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WASHINGTON — On the verge of an oil boom that could bring billions into the country, Ghana must make significant changes to support transparent, accountable and efficient development of this industry and the billions in government revenue it will generate, says a new report from international aid agency Oxfam America and the Integrated Social Development Centre (ISODEC), based in Accra, Ghana.
Ghana's recent discovery the major offshore "Jubilee" oil field has generated enormous interest in the country's oil production potential. While this would seem to be good news for Ghana, historically, the exploitation of natural resources in Africa has far too often led to increased poverty and conflict, a phenomenon often referred to as "resource curse."
"In too many countries, oil booms have bred corruption, underdevelopment, social conflict and environmental damage. Ghana's challenge as an 'oil hot spot' will be to ensure the right institutions and transparent policies are in place before production even begins," said Ian Gary, Senior Policy Advisor for Extractive Industries at Oxfam America and author of the report Ghana's Big Test: Oil's Challenge to Democratic Development, which will be introduced today at the Royal Institute of International Affairs in London.
The report identifies critical steps for the Ghanaian government, donors, oil companies, civil society and journalists to take in order to move quickly but deliberately in the face of the coming oil boom. These include transparent revenue and payment practices, open and competitive contract bidding, and active monitoring and participation by civil society. The report also recommends that the government enact a moratorium on signing new licenses, so they can organize an open bidding round and allow the country's legal and institutional framework to "catch up" to the pace of oil development.
"While these steps are not, by themselves, a simple recipe for overcoming the threats posed by the coming oil boom, it is difficult to see Ghana succeeding without them," said Gary.
Last year, Africa produced 12.5 percent of the world’s oil with great investment and exploration throughout the continent, but this has yet to translate into tangible benefits for Africa's poor. In fact, resource-rich countries in Africa have actually experienced lower growth rates than countries with scarce resources.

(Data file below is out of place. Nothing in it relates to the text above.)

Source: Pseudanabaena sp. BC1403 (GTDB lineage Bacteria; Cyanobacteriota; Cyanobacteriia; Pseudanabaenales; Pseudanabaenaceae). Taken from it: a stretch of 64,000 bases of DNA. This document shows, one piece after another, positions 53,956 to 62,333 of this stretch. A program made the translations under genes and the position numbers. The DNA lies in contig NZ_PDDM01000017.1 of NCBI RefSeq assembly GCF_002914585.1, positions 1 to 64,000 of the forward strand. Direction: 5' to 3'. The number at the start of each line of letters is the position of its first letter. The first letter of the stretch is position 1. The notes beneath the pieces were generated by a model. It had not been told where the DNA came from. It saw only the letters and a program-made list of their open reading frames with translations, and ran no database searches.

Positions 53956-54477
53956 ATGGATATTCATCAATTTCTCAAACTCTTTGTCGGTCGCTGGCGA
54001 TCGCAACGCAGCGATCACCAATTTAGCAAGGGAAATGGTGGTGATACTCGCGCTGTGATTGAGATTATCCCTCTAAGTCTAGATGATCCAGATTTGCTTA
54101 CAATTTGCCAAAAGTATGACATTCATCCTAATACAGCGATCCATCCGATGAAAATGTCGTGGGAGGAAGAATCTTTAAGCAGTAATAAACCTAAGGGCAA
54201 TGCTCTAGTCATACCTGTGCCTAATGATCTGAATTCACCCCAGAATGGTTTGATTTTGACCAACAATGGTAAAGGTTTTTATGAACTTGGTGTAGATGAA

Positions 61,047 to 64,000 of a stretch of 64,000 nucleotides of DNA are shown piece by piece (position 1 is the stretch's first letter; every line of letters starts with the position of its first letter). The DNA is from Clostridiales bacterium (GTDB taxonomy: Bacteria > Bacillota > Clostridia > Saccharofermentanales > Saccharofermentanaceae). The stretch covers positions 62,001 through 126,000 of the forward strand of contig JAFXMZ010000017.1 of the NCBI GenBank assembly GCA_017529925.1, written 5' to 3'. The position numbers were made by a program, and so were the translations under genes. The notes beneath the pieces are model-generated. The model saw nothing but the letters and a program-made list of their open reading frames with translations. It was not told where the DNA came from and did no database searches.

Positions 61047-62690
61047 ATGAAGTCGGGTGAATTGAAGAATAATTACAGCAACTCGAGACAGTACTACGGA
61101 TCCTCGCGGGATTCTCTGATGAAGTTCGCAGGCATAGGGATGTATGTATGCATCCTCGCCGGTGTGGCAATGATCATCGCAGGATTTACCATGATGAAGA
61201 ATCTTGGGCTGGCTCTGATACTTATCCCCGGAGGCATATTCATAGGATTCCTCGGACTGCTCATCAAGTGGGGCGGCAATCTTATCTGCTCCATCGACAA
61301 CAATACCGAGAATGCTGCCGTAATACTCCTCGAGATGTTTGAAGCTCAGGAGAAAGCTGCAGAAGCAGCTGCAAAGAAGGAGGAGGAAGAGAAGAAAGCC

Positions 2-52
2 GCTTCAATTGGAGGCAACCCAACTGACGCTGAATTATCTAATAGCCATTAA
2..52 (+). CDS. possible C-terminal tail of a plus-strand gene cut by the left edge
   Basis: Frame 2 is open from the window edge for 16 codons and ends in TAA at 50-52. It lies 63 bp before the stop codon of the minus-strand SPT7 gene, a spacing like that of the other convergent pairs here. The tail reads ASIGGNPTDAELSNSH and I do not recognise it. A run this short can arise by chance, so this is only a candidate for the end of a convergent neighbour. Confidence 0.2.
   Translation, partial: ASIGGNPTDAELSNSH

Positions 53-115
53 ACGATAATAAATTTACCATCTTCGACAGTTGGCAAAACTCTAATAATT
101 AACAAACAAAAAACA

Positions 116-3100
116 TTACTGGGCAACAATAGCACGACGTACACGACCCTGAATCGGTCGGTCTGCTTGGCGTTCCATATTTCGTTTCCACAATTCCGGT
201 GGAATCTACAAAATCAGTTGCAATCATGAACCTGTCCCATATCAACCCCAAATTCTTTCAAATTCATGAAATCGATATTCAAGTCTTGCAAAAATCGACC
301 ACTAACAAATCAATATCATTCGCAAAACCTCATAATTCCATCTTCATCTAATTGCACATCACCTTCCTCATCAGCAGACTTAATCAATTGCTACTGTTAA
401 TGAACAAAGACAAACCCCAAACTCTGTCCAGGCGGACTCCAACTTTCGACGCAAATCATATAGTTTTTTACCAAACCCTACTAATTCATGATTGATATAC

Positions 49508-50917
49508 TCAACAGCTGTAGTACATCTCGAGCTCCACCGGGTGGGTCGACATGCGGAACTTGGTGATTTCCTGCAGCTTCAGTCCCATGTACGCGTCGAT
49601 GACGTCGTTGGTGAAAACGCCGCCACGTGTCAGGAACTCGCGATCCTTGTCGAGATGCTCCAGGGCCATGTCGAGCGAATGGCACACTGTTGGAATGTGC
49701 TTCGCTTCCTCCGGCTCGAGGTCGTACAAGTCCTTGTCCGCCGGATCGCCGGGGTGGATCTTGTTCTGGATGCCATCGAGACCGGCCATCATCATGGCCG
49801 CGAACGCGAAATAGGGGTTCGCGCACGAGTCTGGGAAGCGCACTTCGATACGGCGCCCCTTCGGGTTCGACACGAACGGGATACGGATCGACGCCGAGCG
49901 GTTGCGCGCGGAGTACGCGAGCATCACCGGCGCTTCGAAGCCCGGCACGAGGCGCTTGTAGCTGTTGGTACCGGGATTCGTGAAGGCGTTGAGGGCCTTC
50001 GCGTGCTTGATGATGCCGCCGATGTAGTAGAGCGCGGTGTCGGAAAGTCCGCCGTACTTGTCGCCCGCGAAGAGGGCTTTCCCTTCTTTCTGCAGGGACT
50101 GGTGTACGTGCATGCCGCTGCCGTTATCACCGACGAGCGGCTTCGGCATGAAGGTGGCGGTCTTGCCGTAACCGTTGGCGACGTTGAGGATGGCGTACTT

Ghana is one of the most peaceful and relatively prosperous countries in West Africa but remains poor with almost 80 percent of Ghanaians living on less than $2 a day. After democratic elections and a successful transition of power last month, Ghana’s new National Democratic Congress government hopes that oil revenues will help accelerate the country’s effort to meet UN Development Goals by 2015.
By 2011, estimates are that Ghana will be producing approximately 120,000 barrels of oil per day, along with significant quantities of gas. (The Jubilee field has 600 million barrels of proven reserves and 1.2 billion barrels of probable reserves.) The International Monetary Fund has predicted that government revenues from oil and gas could reach a cumulative $20 billion over a production period of 2012-2030 in Jubilee field alone. On Feb. 19, The World Bank board will consider $215 million in financing to Kosmos Energy and Tullow Oil in support of the development of the Jubilee field.
"Ghana's enviable record of good governance and stability makes this test even more urgent. Oil wealth threatens the growing democratic accountability that has been built in our country's recent history," said Steve Manteaw, media and campaigns coordinator for ISODEC. "The history of natural resource exploitation in West Africa has shown us just how vulnerable the people of Ghana will be without sufficient systems to properly manage oil wealth."
Ghana is no stranger to the natural resource industry. During the British colonial era, Ghana was known as the "Gold Coast" for its prolific gold deposits. With mining law reforms and changes to investment rules in the last 20 years, Ghana has recently experienced a boom in mining investment. But gold mining has led to small government revenues, increased conflict between companies and local communities, the removal of families from their lands, and increased environmental degradation. Coastal communities have seen how this industry has left mining communities, and they fear the same fate.
The problems of resource-rich countries combating the "resource curse" have recently risen to the top of the international development agenda with efforts to increase revenue transparency across the oil, gas, and mining industries. The report is being released on the eve of the fourth global conference of the Extractive Industry Transparency Initiative (EITI) taking place in Doha from February 16-18. EITI is a voluntary initiative designed to increase transparency of payments by companies to governments. While some progress has been made, the EITI has had limited reach. Ghana has published reports under this initiative, but has not been fully committed to extend this work to the petroleum sector. In the United States, the Extractive Industry Transparency Disclosure (EITD) bill was introduced in the House and Senate in 2008. This legislation, expected for reintroduction in 2009, would require all oil, gas, and mining companies registered with the SEC to disclose their payments to host countries and extend transparency as a truly global standard for company operations.
"While some progress has been made to increase transparency in resource-rich states, secrecy around revenues is just one part of the resource curse, and much more work remains to be done to prepare Ghana for the coming oil boom," said Gary.